October has historically been a poor month for equity investors with major stock market crashes in the Octobers of 1929, 1987 and 2008. This past October, the S&P 500 stock index fell by 2.8% weighed down by…
- The uncertainty that comes with a new Middle East war
- Political infighting even within singular parties as witnessed by Republicans arguing over a new House Speaker
- Higher for longer interest rates that impact everything from bond markets to fiscal deficits.
The 10-Year Treasury yield increased from 4.6% to 4.9% during the month of October with an unusual amount of volatility as at one point investors bought Treasury bonds as “safe haven assets”. The Yield Curve has been inverted, meaning short term rates are higher than longer term, since early last year. This inversion is an ominous sign for the economy and often precludes a recession where the Federal Reserve cuts short term borrowing rates. This past month, we witnessed a narrowing of the yield curve inversion not because short term rates went down but because long term rates went up. We are now in a “higher for longer” interest rate environment.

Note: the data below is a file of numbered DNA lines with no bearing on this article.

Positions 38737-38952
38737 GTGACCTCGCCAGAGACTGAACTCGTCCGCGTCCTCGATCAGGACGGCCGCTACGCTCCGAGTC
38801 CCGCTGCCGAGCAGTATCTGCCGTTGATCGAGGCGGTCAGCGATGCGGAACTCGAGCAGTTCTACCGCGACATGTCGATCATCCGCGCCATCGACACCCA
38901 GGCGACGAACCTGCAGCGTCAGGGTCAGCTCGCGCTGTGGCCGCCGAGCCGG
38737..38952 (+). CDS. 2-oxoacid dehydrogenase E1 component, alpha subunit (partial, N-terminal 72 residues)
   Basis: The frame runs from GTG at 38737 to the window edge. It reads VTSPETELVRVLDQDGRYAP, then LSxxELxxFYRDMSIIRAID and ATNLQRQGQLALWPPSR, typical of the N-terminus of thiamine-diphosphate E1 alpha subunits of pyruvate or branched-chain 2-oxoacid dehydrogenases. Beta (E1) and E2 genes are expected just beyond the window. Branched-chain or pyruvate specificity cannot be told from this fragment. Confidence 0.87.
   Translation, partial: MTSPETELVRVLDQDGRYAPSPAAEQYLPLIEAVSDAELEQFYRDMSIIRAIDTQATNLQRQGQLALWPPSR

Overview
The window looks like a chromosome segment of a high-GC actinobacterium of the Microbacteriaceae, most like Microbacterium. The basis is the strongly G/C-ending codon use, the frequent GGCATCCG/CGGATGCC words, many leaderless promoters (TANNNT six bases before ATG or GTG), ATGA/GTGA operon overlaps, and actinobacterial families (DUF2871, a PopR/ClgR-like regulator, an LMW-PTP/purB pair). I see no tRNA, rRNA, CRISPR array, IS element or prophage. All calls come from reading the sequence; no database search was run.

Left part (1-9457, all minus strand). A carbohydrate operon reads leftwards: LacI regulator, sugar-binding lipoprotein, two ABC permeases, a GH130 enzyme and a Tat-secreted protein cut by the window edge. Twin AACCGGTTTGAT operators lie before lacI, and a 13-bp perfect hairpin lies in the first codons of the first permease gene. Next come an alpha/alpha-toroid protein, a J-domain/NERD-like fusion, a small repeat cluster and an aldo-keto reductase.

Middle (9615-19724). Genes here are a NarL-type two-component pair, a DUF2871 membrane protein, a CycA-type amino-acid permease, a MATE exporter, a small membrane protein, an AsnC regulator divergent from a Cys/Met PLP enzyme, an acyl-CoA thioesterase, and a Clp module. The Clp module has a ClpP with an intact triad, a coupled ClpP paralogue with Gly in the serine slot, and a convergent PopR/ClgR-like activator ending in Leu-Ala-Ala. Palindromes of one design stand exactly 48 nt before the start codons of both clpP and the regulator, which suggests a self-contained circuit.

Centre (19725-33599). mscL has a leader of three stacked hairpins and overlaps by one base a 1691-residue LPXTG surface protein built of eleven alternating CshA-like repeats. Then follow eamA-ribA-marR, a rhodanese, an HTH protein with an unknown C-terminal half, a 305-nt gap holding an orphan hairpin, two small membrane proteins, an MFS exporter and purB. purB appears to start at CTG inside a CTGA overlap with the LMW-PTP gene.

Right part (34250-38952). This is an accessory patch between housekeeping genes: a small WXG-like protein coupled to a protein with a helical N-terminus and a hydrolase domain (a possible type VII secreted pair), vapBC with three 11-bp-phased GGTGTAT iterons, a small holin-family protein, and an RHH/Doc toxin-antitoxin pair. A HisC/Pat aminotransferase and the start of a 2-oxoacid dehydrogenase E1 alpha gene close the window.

The 2 Year Treasury Yield minus the 10 Year Treasury Yield is now at -19 Basis Points Up from -109 Basis Points in July.
Two-Year Treasury Yield minus the 10-Year Treasury Yield
The Federal Reserve now consider the economy to be “strong” fueled by a high level of consumer spending as the unemployment rate is still low at 3.7%, well below its 10 year average of 6.2%. Although higher long term rates have weighed on the market this past month, if we enter a new phase of “peak interest rates” with Federal Reserve signaling no more rate hikes, the stock market would be well positioned to do well. Risks to the “peak interest rate” investment thesis include 1) large government fiscal deficits and 2) an increase in inflation. Both of these risks are amplified by large government spending as prices rise with increased spending as do deficits.